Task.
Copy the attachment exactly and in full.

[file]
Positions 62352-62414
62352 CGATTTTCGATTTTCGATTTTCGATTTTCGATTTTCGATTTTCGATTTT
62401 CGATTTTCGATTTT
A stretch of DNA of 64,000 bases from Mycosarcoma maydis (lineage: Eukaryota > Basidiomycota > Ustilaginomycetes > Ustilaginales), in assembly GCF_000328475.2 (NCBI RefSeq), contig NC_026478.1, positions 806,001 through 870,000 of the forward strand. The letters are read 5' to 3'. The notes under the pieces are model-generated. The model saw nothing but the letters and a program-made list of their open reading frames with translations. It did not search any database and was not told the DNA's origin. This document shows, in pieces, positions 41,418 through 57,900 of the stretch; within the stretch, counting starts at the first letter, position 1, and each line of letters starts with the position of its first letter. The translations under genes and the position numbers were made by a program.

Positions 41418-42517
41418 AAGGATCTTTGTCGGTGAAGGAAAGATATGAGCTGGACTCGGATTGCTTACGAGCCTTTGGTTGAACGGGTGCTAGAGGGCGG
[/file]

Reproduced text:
Positions 62352-62414
62352 CGATTTTCGATTTTCGATTTTCGATTTTCGATTTTCGATTTTCGATTTT
62401 CGATTTTCGATTTT
A stretch of DNA of 64,000 bases from Mycosarcoma maydis (lineage: Eukaryota > Basidiomycota > Ustilaginomycetes > Ustilaginales), in assembly GCF_000328475.2 (NCBI RefSeq), contig NC_026478.1, positions 806,001 through 870,000 of the forward strand. The letters are read 5' to 3'. The notes under the pieces are model-generated. The model saw nothing but the letters and a program-made list of their open reading frames with translations. It did not search any database and was not told the DNA's origin. This document shows, in pieces, positions 41,418 through 57,900 of the stretch; within the stretch, counting starts at the first letter, position 1, and each line of letters starts with the position of its first letter. The translations under genes and the position numbers were made by a program.

Positions 41418-42517
41418 AAGGATCTTTGTCGGTGAAGGAAAGATATGAGCTGGACTCGGATTGCTTACGAGCCTTTGGTTGAACGGGTGCTAGAGGGCGG